Antigone f Greek Mythology
Derived from Greek ἀντί (anti) meaning "against, compared to, like" and γονή (gone) meaning "birth, offspring". In Greek legend Antigone was the daughter of Oedipus and Jocasta. King Creon of Thebes declared that her slain brother Polynices was to remain unburied, a great dishonour. She disobeyed and gave him a proper burial, and for this she was sealed alive in a cave.
Anubis m Egyptian Mythology (Latinized)
Latinized form of Ἄνουβις (Anoubis), the Greek form of Egyptian jnpw (reconstructed as Anapa and other forms), which coincided with a word meaning "royal child, prince". However, it might alternatively be derived from the root jnp meaning "to decay". Anubis was the Egyptian god who led the dead to the underworld. He was often depicted as a man with the head of a jackal. The Greeks equated him with their god Hermes.
Aodh m Irish, Scottish Gaelic, Irish Mythology
From Old Irish Áed, which meant "fire". This was a very popular name in early Ireland, being borne by numerous figures in Irish mythology and several high kings. It has been traditionally Anglicized as Hugh.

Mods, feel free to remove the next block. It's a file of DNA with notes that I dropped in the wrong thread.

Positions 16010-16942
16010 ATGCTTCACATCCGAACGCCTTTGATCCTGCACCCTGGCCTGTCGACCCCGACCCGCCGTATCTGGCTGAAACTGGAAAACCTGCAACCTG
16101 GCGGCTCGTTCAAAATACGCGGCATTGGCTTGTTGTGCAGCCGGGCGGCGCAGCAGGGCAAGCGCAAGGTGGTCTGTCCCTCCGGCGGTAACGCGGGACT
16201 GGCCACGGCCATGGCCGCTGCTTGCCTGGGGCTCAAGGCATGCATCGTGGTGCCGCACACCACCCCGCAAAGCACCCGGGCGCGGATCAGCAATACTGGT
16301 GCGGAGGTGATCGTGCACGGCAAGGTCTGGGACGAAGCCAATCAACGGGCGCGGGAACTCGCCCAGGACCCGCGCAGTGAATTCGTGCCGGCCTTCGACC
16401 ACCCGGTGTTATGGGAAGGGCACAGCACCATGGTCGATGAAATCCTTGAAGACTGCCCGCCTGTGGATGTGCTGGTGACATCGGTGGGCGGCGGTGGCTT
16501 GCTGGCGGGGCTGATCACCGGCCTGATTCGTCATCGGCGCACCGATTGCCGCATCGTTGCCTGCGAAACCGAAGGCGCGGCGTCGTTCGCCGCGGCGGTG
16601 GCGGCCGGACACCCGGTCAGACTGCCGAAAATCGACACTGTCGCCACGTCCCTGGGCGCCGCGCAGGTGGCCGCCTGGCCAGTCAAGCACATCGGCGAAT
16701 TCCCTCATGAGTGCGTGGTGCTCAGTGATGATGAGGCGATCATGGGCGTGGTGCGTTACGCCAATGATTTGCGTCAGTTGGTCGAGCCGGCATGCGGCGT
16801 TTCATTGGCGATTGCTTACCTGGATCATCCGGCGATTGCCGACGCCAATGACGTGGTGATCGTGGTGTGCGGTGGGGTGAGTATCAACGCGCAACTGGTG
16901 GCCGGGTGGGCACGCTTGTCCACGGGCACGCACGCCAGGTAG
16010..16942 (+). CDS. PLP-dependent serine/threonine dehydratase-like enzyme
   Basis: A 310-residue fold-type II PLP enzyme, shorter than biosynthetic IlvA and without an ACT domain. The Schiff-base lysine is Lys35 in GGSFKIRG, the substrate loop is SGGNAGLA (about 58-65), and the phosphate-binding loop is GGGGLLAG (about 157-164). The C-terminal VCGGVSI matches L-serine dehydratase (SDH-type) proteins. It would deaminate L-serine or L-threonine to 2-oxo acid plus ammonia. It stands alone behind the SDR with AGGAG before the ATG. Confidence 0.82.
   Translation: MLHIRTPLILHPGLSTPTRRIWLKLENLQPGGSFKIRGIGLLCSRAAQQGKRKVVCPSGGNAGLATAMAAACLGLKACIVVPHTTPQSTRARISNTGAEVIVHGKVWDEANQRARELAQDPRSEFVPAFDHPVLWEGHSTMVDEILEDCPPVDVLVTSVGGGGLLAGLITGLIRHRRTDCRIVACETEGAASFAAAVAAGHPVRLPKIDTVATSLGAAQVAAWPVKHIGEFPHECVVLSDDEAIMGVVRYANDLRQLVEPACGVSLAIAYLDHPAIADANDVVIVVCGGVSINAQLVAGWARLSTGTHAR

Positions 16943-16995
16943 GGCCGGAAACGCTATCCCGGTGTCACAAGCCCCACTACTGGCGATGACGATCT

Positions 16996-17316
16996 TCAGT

Aodhán m Irish
From the Old Irish name Áedán meaning "little fire", a diminutive of Áed (see Aodh). This name was borne by a 6th-century king of Dál Riata. It was also the name of a few early Irish saints, including a 6th-century bishop of Ferns and a 7th-century bishop of Lindisfarne.
Aoide f Greek Mythology
Means "song" in Greek. In Greek mythology she was one of the original three muses, the muse of song.
Aquila m & f Biblical, Ancient Roman
From a Roman cognomen meaning "eagle" in Latin. In Acts in the New Testament Paul lives with Aquila and his wife Priscilla (or Prisca) for a time.
Arawn m Welsh Mythology